David Gregson on 'The 1611 English Bible: An Unlikely Masterpiece'
1. A 1000 years of the Bible in Latin in England.
Pre-Tyndale there was no complete Bible in England. According to John Wycliffe the main problem facing the English Church of his day was lack of faith in the Bible. He translated portions of Scripture from the Latin Vulgate into English. Even that was regarded as an act of sedition.
The Constitustions of Oxford 1409, made reading the Bible in English a crime punishable by death.
The ad fontes emphasis of the Renaissance saw a renewed interest in the original Bible languages, Hebrew and Greek.
The invention of Caxton's printing press in 1476 would enable the easy dissemination of the Bible in English.
The Reformation, beginning 1517, with the posting of Luther's 95 Theses, stimulated Bible translation, giving the Word of God back to the people of God.
2. Revolution brought about by Tyndale's translation of Bible into English
William Tyndale was persecuted by the authorities for wanting to translate the Bible into English. He fled to Europe, where he was translated the New Testament and a large part of the Old Testament into English before his arrest and execution in 1536.
Today we have a plethora of translations. We should be grateful that we live after 1611.
3. Other English translations of the Bible into English
Miles Coverdale completed Tyndale's work, finishing the translation of the Old Testament into English. The Matthew's Bible incorporated the work of Tyndale and Coverdale. As Tyndale died he prayed, "Lord open the king of England's eyes". His prayers were answered when Henry VIII proclaimed that a copy of The Great Bible, largely based on Tyndale's translation should be placed in every parish church in England.
The Geneva Bible was produced by English Protestants taking refuge in Geneva during the reign of Queen Mary. It was a study Bible, containing diagrams, maps and a commentary on the text of Scripture. It became the Bible of the Puritans. The Bishop' s Bible, an Anglican translation was a failure.
4. Hampton Court conference that led to 1611 translation of the Bible
The Puritans lobbied King James I for Church reform. The king chaired conference. Bishops were against further reform. It seemed that there were to be no gains for the Puritans. Then John Reynolds suggested a new translation of the Bible. The king agreed. The best Hebrew and Greek scholars in the land were tasked with making a fresh translation.
5. The six companies of translators and the rules they had to follow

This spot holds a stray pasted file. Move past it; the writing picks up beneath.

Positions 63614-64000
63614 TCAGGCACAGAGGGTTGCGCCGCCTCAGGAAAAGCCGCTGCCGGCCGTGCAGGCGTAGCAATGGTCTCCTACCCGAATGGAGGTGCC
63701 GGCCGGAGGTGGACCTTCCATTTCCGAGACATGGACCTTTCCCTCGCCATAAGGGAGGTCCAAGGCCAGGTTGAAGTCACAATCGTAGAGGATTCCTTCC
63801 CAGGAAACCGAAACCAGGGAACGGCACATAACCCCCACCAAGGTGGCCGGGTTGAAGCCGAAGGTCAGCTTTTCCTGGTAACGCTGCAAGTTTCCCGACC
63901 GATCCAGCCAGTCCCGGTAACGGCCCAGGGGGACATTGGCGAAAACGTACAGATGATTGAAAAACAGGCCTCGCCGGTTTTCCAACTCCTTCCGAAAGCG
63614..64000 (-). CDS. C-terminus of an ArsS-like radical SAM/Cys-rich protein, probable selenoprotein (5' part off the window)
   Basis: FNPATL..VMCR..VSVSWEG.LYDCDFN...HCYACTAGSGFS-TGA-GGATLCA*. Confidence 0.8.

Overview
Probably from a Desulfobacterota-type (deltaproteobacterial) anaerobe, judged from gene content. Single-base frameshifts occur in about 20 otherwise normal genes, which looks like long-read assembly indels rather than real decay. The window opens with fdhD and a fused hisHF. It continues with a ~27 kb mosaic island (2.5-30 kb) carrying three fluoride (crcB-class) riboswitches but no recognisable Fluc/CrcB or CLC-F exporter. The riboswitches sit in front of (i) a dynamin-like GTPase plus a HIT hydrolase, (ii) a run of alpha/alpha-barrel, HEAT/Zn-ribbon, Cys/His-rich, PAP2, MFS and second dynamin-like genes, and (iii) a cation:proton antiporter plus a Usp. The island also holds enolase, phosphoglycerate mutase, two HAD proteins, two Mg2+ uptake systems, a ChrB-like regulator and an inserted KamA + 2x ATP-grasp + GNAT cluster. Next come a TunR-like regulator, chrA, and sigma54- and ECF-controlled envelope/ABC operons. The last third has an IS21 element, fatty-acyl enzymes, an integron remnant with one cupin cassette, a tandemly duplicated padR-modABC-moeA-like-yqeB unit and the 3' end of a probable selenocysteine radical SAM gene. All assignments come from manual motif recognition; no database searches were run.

The Universities of Oxford and Cambridge supplied two companies each. Another two were based in London.
The translators had to work in accordance with the King's rules - 15 instructions, including:
The Bishop's Bible was to be followed unless Hebrew or Greek demanded revision.
No marginal notes. James disliked the Geneva Bible because its notes seemed to legitimise the overthrow of kings.
Old ecclesiastica words like 'church' rather than 'congregation' and 'bishop' rather than 'overseer' were to be retained from the Bishop's Bible.
6. Some of the translators
Lancelot Andrews was a learned man, but a poor pastor. The Seperatist Henry Barrow was executed after being interrogated by Andrews.
Lawrence Cheriton was president of Emmanuel College, Oxford. He was a powerful preacher. Once, after speaking for almost two hours, he proposed to stop, but was urged, 'for God's sake, go on'.
7. Final touches to 1611 English Bible
The translation was carefully checked. According to Miles Smith's preface, the aim was to 'Make a good translation better.' His Bible quotes were from the Geneva Bible, not 1611 translation.
8. Use of the Received Text
Based on Erasmus' Greek New Testament.
9. The English used by translators on 1611 Bible
The translators were experts in Classical Greek, hence the elegance and excellence of the 1611 Bible. But the New Testament was in the more common koine Greek. The translators' literary style included many Latinisms. The words 'church' and 'charity', were used rather than 'congregation' and 'love'. The use of 'thee' and 'thou' was declining by 1575, but the translators retained these archaic forms over 'you'.
10. How 1611 replaced Geneva Bible.
James I banned the printing of the Geneva Bible. Archbishop William Laud suppressed the Geneva translation. By the Restoration of the monarchy in 1660, the 1611 Bible had surged ahead of the Geneva Bible. USA settlers took the 1611 version with them to the New World.
11. 1611 Never authorised
The word 'authorised' was not used in relation to the 1611 Bible until 1824.
12. An unlikely masterpiece
Despite its origins in the failed (from the Puritan point of view) Hampton Court Conference, and the doubtful character of some of the translators, the 1611 Bible was a masterpiece that had a massive impact on the religious life of the English speaking peoples of the world and English language. It's phrases are now part of everyday speech, 'Am I my brother's keeper?', 'sown the wind, reap the whirlwind', 'signs of times', 'looking unto Jesus'. Interestingly, most of these examples derive from Tyndale.
With next year marking the 400th anniversary of the publication of the 1611 Bible, we should certainly thank God for this landmark translation of his Word into English.